In his latest series of paintings, currently on view at the Fischbach Gallery in New York, contemporary realist Christopher Evans creates broad sweeping vistas of serene landscapes. Rolling hills bask in the California sun under skies dappled with cumulous clouds; dawn cuts across the tops of mountains, opening the curtain on cloud filled valleys; and quiet waters on tidal plains reflect the crowns of distant trees.
It all sounds very “picturesque”, but there is an authority and clarity and forcefulness of detail to the images that push them well beyond “prettyness” into a subtle feeling of still contemplation, almost like a cinematic pause meant to focus our attention on the landscape in preparation for understanding how a story will unfold within it.
The “cinematic” element has other aspects relevant to Evan’s work. One element is the size and proportion of many of the works, which are panoramic and immersively large in scale. For example, Oak Tree Lake Sonoma (image above, bottom) is 37 x 84″ (94 x 213cm) and Sunlit Hillside Under Gray Clouds (above, top) is 32 x 80″ (81 x 230cm). The latter proportion, perhaps not coincidentally, is almost exactly the 2.35:1 aspect ratio of many widescreen movies.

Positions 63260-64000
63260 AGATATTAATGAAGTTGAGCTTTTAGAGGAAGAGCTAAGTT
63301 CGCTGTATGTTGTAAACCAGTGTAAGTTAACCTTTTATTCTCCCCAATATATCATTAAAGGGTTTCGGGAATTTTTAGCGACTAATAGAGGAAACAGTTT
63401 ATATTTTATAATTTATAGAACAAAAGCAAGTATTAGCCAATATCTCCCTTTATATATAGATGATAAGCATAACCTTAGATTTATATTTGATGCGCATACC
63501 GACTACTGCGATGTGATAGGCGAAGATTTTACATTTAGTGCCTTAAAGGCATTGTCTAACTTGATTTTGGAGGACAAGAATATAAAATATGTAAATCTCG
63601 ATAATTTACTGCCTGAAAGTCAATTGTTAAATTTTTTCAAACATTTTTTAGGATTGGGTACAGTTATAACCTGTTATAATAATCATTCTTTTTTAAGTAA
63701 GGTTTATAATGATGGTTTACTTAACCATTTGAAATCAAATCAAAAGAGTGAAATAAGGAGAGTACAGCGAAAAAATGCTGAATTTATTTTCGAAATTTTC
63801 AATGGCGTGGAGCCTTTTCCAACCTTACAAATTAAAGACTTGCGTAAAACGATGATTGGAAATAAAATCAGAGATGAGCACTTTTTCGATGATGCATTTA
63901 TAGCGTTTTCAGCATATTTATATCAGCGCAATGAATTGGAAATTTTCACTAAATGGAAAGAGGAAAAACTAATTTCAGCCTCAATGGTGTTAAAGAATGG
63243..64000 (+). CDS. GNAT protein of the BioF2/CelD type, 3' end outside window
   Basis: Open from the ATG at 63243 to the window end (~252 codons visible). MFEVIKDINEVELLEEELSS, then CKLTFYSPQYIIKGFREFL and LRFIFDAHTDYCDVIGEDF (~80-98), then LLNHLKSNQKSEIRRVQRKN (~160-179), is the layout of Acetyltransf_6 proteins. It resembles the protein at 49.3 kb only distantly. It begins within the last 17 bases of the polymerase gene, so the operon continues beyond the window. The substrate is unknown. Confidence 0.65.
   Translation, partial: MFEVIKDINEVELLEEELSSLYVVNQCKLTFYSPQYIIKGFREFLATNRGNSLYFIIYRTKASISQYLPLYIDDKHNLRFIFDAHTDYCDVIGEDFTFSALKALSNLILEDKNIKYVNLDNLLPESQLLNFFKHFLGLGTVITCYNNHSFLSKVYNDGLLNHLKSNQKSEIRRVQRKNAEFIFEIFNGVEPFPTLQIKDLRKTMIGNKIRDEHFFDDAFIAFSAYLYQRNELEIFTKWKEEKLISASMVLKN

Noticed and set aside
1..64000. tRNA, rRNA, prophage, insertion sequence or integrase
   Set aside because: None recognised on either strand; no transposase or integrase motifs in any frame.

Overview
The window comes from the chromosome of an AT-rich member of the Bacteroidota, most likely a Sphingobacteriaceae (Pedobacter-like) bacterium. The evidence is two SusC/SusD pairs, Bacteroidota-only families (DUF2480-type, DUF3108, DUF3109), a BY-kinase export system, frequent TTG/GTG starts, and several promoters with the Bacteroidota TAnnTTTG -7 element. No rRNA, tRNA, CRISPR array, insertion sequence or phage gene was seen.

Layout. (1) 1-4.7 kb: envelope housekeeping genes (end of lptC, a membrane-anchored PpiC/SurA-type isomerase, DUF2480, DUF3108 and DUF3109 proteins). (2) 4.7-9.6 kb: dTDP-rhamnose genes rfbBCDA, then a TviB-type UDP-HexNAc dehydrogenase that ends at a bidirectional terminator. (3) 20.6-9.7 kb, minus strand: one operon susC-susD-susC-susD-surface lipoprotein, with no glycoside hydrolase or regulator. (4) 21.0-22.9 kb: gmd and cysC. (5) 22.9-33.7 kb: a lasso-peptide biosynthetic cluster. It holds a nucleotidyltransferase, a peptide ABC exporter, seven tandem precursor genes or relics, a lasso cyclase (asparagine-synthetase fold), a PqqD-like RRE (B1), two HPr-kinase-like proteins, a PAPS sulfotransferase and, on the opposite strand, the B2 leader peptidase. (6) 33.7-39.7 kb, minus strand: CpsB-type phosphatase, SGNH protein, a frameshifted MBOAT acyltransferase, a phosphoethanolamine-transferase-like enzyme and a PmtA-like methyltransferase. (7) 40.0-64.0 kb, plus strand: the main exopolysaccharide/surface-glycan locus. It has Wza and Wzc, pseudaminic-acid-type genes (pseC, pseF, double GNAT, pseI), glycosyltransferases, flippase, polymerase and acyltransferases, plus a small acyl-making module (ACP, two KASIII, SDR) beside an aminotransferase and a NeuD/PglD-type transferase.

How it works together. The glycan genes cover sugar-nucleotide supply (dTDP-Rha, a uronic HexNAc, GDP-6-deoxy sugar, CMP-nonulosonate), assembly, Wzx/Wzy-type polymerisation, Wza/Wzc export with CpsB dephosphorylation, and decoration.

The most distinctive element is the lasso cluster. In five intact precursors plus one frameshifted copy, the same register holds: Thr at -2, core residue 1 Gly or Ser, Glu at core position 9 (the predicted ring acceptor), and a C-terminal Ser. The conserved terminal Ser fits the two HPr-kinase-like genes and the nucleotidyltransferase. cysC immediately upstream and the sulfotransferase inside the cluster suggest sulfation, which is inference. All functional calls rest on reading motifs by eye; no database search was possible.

The film context is of particular interest because Evans has been for a number of years one of the premiere matte painters in the film industry. He was head of the matte painting department at Lucasfilm during the filming of Return of the Jedi, and later established the Matte World Digital studio.
I don’t know of any collections, online or in books, of his matte painting work, but he is mentioned in The Invisible Art: The Legends of Matte Painting and From Star Wars to Indiana Jones: The Best of the Lucasfilm Archives.
You won’t find any mention of his matte painting career on Evan’s personal site, which serves as a portfolio for his gallery work. There you will also find previous series of paintings with different themes, including cityscapes, figurative work and interesting triptychs that combine those elements and others.
I only know about the connection between Christopher Evans the gallery artist and Chris Evans the matte painting artist courtesy of James Gurney, who visited the show at the Fischbach recently and has a post about Evans on his always fascinating blog, Gurney Journey.